After a divorce, you may think you can handle it yourself. You may think that after the divorce decree is finalized and you no longer need to rely on the services of your family law attorney, you can create a life for yourself without the mental and emotional support of others.
You may feel like those who feel the need to contact a mental health professional to cope with the trauma of the process are “weak” or “lesser” for doing so.
While some may not require the help of a mental health professional, those that do are far from “weak” or “lesser” for doing so.
They are admitting the issues that they are facing and are taking an active role in their recovery. They are deciding that their mental health is better left in the hands of someone trained to help them during their time of need. They are recognizing their lack of familiarity in the mental and emotional aftermath of the divorce process.
They understand that when you are unfamiliar with how to do something, you should probably ask someone who is trained to do that task. Whether it is electrical work, plumbing, carpentry, or navigating the emotional landscape of a complicated divorce, relying on the professional training of someone who knows what they are doing will only benefit you.
Understanding that notion allows you to take a step forward and surpass many who are unsure, due to the fear involved in disclosing elements of your private life. However, if you are worried about conversations being private, mental health professionals are bound by a privacy rule within the Health Insurance Portability and Accountability Act (HIPAA) that creates national standards to protect your personal health information and medical records, including information about therapy and mental health.
Taking that step forward in your therapy requires you to get past those concerns and create a list, either a written one or a mental one, of topics that you would like to cover during the course of your therapy sessions.
This will give you a better idea of what you would like to accomplish during therapy. You may want to cover a wide variety of topics that adversely affect your mental health. However, you need to be aware that you are only paying for an allotted amount of time per session, so it will take multiple sessions, in order to cover all of the facets of every given topic.
You also can take an active role in your post-divorce therapy by keeping an open mind throughout the process. Some who enter therapy already are looking toward the emotional solutions to their problems, without being open to the idea that their idea of an outcome may not be the outcome that leads to their emotional health and well-being.
The longer you hold onto your ideal mental and emotional outcome of your issues in post-divorce therapy, the longer it may take to open up your mind. According to research from Loyola University of Chicago, those who consider themselves to be experts in a field or who have an opinion of how things are going to go, are often more closed-minded to alternative viewpoints.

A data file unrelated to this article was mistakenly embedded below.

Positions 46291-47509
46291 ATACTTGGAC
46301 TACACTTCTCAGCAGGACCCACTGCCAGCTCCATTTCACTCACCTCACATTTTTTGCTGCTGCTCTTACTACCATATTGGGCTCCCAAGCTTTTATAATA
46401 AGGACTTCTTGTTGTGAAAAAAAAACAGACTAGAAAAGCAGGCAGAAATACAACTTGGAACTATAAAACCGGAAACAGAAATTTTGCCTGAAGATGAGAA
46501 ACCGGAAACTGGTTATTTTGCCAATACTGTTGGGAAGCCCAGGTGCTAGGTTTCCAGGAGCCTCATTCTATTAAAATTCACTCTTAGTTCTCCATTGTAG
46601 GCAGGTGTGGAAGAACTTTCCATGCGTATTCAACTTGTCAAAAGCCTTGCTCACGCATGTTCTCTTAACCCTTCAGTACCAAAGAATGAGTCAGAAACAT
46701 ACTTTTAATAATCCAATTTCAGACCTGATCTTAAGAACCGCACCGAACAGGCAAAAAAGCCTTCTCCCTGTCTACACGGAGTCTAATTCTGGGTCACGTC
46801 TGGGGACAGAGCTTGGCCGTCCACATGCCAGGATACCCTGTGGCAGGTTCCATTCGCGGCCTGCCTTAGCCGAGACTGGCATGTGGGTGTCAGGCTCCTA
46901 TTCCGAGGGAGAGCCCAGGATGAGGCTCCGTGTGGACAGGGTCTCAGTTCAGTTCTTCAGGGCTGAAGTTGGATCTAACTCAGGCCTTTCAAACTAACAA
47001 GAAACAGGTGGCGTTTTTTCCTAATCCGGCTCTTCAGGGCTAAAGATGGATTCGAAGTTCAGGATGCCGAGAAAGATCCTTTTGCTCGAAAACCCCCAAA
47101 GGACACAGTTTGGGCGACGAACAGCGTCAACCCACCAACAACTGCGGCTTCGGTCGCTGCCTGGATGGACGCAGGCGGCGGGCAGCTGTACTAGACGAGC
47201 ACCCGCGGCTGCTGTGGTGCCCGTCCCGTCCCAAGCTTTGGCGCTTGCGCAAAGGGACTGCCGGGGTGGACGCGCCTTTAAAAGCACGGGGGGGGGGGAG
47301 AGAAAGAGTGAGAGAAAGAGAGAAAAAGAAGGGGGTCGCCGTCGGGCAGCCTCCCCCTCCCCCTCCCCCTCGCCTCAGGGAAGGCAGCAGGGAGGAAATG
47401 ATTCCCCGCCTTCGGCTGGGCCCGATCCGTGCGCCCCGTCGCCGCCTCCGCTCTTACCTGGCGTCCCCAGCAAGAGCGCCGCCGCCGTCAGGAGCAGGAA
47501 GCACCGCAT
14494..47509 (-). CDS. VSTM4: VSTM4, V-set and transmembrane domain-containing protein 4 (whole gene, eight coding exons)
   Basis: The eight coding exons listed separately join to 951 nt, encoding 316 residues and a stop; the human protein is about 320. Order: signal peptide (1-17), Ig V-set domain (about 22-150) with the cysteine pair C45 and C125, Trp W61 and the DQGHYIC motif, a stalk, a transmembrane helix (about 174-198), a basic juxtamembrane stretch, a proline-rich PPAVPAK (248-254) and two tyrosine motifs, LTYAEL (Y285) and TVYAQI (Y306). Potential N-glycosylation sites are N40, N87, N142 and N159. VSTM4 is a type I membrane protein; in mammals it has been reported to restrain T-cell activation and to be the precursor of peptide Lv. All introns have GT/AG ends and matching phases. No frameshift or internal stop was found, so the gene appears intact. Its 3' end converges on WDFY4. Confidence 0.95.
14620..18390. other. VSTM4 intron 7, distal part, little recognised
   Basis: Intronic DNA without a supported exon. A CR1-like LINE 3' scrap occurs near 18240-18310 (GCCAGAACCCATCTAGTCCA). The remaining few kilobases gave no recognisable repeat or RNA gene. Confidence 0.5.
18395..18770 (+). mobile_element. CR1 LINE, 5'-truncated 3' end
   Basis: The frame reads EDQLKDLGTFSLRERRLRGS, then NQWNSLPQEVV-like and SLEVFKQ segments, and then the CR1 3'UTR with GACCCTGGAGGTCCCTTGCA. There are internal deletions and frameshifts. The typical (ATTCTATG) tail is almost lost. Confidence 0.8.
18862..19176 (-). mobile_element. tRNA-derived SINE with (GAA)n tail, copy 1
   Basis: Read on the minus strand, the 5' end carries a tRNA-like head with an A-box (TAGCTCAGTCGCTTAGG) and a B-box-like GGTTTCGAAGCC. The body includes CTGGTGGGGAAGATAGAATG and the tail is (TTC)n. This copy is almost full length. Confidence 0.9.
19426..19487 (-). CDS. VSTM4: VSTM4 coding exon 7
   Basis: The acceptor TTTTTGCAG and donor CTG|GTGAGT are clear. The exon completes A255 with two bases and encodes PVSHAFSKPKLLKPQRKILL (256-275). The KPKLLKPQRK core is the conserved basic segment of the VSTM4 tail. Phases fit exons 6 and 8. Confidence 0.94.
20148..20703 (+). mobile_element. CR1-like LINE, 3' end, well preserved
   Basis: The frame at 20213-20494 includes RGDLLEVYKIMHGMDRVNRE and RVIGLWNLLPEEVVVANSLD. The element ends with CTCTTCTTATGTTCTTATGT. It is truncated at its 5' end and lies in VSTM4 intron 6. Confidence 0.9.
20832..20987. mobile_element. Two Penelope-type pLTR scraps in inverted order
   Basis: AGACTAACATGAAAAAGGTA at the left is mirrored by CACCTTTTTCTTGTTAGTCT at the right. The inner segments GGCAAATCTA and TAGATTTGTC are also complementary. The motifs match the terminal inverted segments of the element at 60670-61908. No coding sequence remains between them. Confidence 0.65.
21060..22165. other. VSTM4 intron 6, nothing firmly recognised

The best way to go about opening up your mind during post-divorce therapy is to be open to noticing new things. There may be issues during the course of your marriage and subsequent divorce that may have facets to them that you have never considered from a perspective other than your own.
You may have to open yourself up to the notion that it may not just be your ex-spouse’s fault. They may not necessarily be at the source of everything that troubles you from a mental and emotional perspective.
Whatever the case may be, keeping that open mind enhances the dialogue that you may need to restore your mental and emotional wellness. You may need the conversation to flow freer than a closed mind would have allowed, and that requires a level of honesty with yourself.
You cannot go into therapy with lies. It will accomplish nothing and waste your time and the time of the therapist. You have to approach this process with the honesty and integrity that you would want to be approached in your field. You have to show the respect that you would hope would be shown to you.
Given the emotional volatility that can exist during the divorce experience, that may be difficult for some, but it is important to remember that the longer you hold onto the resentment of something that already ended, the more opportunities will pass you by.
If you are unable to find a mental health professional, it is important to contact your family law attorney. They have the ability to assist you and your needs through the divorce experience.
Dan Pearce is an Online Editor for Lexicon, focusing on subjects related to the legal services of customers, Cordell & Cordell and Cordell Planning Partners. He has written countless pieces on MensDivorce.com, detailing the plight of men and fathers going through the divorce experience, as well as the issues seniors and their families experience throughout the estate planning journey on ElderCareLaw.com. Mr. Pearce has managed websites and helped create content, such as the Men’s Divorce Newsletter and the YouTube series, “Men’s Divorce Countdown.” He also has been a contributor on both the Men’s Divorce Podcast and ElderTalk with TuckerAllen.
Mr. Pearce assisted in fostering a Cordell Planning Partners practice area specific for Veterans, as they deal with the intricacies of their benefits while planning for the future. He also helped create the Cordell Planning Partners Resource Guide and the Cordell Planning Partners Guide to Alternative Residence Options, specific for seniors with questions regarding their needs and living arrangements.
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